Lack of large deal activity leads to sharp decline in overall deal value
Deal activity dropped significantly during first quarter 2009 in the global transportation and logistics (T&L) industry, according to a report released today by PricewaterhouseCoopers LLP: Intersections: First-quarter 2009 mergers and acquisitions analysis. During the first quarter, 18 deals were announced at a disclosed value of at least $50 million each, marking a serious slowdown from fourth quarter 2008, when 43 such deals were announced.’
Activity continued to increase among non-US parties during first quarter 2009. Foreign entities made up 94% of deal volume for T&L targets in the quarter, up from 71% in 2007 and 81% in 2008. Only one US entity announced a deal during first quarter 2009.
Average deal values declined significantly, from $513 million in 2008 to $159 million in the first quarter (for deals announced with a value of at least $50 million) because of the general absence of large deals. In place of large deals worth at least $1 billion were minority stake purchases, accounting for 39% of deals announced during first quarter 2009, up from 30% of the total deals announced in 2008.
‘The continued slowdown of M&A activity for the transportation and logistics sector during the first quarter of 2009 presented interesting changes in behavior among deal participants,’ said Kenneth H. Evans Jr., US transportation and logistics sector leader, PricewaterhouseCoopers. ‘Most notable is the shift toward minority stake purchases, which can be attributed to tight credit and strategic buyers’ aversion to risk. We expect these factors will lead to minority stake purchases continuing to make up a large percentage of deals announced during the rest of the year.’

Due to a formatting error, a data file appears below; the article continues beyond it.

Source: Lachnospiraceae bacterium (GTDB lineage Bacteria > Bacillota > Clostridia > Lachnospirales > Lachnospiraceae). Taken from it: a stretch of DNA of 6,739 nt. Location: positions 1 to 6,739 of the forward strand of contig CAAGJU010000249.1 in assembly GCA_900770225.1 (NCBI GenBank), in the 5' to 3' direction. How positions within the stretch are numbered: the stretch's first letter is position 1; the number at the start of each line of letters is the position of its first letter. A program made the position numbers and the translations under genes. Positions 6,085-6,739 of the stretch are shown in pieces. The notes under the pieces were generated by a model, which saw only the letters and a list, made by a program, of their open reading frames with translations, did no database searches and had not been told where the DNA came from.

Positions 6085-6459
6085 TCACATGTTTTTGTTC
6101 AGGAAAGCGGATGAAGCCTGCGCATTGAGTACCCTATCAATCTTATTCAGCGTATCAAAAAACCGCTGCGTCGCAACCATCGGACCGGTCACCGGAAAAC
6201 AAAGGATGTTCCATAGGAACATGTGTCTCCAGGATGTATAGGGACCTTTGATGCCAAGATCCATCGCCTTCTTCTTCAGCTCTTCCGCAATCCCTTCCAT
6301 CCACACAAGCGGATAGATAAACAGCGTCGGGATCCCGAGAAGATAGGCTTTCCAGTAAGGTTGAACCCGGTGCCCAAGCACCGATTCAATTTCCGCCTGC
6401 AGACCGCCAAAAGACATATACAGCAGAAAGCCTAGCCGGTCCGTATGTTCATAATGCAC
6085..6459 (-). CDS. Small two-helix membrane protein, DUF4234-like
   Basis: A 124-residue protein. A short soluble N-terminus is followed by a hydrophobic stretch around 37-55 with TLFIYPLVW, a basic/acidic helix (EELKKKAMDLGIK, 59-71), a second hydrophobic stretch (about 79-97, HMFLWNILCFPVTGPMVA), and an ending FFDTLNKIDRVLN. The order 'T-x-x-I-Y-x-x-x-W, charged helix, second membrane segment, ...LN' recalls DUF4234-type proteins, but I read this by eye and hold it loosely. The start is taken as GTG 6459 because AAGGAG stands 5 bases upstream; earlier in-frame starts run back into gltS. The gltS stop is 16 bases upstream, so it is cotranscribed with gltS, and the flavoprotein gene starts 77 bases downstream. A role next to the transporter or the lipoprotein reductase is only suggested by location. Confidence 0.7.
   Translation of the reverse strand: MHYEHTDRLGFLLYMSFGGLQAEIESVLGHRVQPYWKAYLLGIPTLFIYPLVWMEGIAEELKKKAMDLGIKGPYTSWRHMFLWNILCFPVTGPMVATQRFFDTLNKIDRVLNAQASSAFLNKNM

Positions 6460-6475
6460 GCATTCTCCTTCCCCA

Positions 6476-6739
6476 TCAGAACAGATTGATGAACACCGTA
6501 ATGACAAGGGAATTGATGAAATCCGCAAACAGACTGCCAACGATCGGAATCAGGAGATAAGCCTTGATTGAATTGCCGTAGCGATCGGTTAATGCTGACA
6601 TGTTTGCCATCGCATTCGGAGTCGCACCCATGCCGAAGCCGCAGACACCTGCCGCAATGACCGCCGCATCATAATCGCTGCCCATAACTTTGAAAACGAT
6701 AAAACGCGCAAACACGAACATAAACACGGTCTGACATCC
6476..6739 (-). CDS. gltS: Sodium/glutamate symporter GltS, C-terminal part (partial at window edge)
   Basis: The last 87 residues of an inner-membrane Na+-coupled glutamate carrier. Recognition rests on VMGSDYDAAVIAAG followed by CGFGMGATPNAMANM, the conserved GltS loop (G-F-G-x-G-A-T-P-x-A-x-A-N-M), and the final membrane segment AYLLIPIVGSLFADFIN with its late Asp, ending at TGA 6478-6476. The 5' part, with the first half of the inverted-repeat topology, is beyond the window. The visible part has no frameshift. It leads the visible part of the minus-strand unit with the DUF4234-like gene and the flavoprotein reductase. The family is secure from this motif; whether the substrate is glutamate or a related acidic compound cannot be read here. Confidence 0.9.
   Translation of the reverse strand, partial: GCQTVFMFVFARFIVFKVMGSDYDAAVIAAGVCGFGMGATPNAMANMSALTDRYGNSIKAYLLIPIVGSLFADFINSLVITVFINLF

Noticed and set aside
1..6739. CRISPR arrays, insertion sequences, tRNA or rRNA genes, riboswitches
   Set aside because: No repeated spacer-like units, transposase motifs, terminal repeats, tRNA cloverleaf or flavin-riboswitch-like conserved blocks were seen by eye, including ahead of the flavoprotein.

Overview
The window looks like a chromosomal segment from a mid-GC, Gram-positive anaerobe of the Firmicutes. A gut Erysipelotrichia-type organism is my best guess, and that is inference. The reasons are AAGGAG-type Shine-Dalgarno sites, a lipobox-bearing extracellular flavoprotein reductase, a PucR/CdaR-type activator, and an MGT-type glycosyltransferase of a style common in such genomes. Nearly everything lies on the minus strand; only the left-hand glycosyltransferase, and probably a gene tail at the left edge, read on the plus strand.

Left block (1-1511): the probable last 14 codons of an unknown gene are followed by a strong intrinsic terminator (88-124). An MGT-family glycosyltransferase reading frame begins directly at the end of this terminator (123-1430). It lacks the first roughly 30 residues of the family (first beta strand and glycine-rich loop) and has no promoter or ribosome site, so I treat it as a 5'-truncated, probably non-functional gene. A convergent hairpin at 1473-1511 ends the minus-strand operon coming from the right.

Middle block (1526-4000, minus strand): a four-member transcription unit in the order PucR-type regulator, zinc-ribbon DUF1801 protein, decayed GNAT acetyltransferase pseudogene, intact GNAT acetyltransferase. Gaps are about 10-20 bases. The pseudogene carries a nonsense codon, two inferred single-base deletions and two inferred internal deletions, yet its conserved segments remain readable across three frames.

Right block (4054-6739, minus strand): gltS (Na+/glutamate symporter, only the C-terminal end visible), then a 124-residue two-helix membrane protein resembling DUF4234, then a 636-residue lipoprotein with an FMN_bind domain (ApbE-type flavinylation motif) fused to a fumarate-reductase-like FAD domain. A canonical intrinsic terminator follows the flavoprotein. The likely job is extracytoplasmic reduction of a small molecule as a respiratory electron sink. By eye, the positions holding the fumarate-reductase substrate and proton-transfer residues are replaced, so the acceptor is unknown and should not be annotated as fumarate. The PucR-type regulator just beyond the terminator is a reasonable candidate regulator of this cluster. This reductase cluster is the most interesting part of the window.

Intersections reports that passenger air and logistics sectors saw the most deal activity in value during first quarter 2009, a change from past years when shipping took the lead. Passenger air accounted for 34% of M&A activity, compared with 17% in 2008 and 27% in 2007. Deal activity for logistics targets also increased over previous years, accounting for 32% of activity during first quarter 2009 compared with 13% in 2008 and 14% in 2007.
Strategic investors continued to account for the majority of deals for the T&L industry, as previously predicted by earlier editions of Intersections. Strategic investors accounted for more than 80% (15 deals) for first quarter 2009, up from approximately 60% of deals announced in 2007 and 2008. There was an overall absence of deals in the shipping sector by financial investors during the first quarter. In previous quarters, financial investors have shown more interest in shipping than other transportation modes.
The pace of deal activity, as measured by the number of deals announced for transportation and logistics targets, has declined significantly, with just 18 deals in first quarter 2009. Large deals (with a disclosed value of $1 billion or more) were nonexistent for the T&L sector during the first quarter. This marks a huge drop from the 22 large deals announced in 2008 and 17 in 2007. A focus on capital preservation by potential buyers contributed to the absence of large deal activity. The difficult financing environment witnessed in 2009 has caused the most well-capitalized strategic buyers to engage in smaller deals, including minority stakes, divested assets, and distressed targets. It is likely that this trend will continue, with a general lack of large deals being made in the T&L sector throughout 2009 and possibly beyond.
Regionally, T&L deals shifted tremendously during first quarter 2009, with acquirer and target parties focused heavily in the United Kingdom-Eurozone and Asia-Oceania regions. Deals in these regions were up to nearly 80%, in comparison with 55% in 2007. A decline in activity in South America was due to a reduction in deals for Brazilian targets, which had been a primary contributor to regional deals in past quarters. BRIC (Brazil, Russia, India, and China) targets’ deal activit